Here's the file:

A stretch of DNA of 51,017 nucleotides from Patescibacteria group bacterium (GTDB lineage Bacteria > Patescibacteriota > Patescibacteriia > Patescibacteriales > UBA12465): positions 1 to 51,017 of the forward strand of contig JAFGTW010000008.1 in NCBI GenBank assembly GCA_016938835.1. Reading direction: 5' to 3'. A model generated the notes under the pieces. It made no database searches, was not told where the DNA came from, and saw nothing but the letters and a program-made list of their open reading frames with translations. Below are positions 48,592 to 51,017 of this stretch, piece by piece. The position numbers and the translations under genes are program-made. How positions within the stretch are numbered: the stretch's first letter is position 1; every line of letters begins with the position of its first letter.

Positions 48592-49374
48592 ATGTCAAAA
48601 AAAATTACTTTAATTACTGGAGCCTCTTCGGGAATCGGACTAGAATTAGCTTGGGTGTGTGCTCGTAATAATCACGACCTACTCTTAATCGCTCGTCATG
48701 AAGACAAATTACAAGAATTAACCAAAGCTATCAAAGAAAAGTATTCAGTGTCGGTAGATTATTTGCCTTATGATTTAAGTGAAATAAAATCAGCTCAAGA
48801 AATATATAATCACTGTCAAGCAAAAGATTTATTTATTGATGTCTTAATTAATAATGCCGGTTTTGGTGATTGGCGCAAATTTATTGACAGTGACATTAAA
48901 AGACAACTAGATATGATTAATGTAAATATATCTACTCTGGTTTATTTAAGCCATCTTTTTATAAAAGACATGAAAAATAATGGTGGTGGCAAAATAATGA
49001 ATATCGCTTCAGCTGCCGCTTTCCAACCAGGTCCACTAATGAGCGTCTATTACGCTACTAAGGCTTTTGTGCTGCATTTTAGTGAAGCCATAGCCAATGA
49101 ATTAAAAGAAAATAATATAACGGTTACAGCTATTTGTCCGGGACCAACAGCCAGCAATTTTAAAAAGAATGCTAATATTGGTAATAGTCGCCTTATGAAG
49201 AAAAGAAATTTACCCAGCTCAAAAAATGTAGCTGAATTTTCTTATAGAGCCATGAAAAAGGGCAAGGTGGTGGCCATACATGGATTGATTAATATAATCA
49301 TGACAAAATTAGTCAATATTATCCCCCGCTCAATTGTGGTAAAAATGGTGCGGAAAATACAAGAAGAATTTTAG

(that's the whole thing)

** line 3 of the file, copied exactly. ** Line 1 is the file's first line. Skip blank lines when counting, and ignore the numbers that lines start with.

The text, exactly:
48592 ATGTCAAAA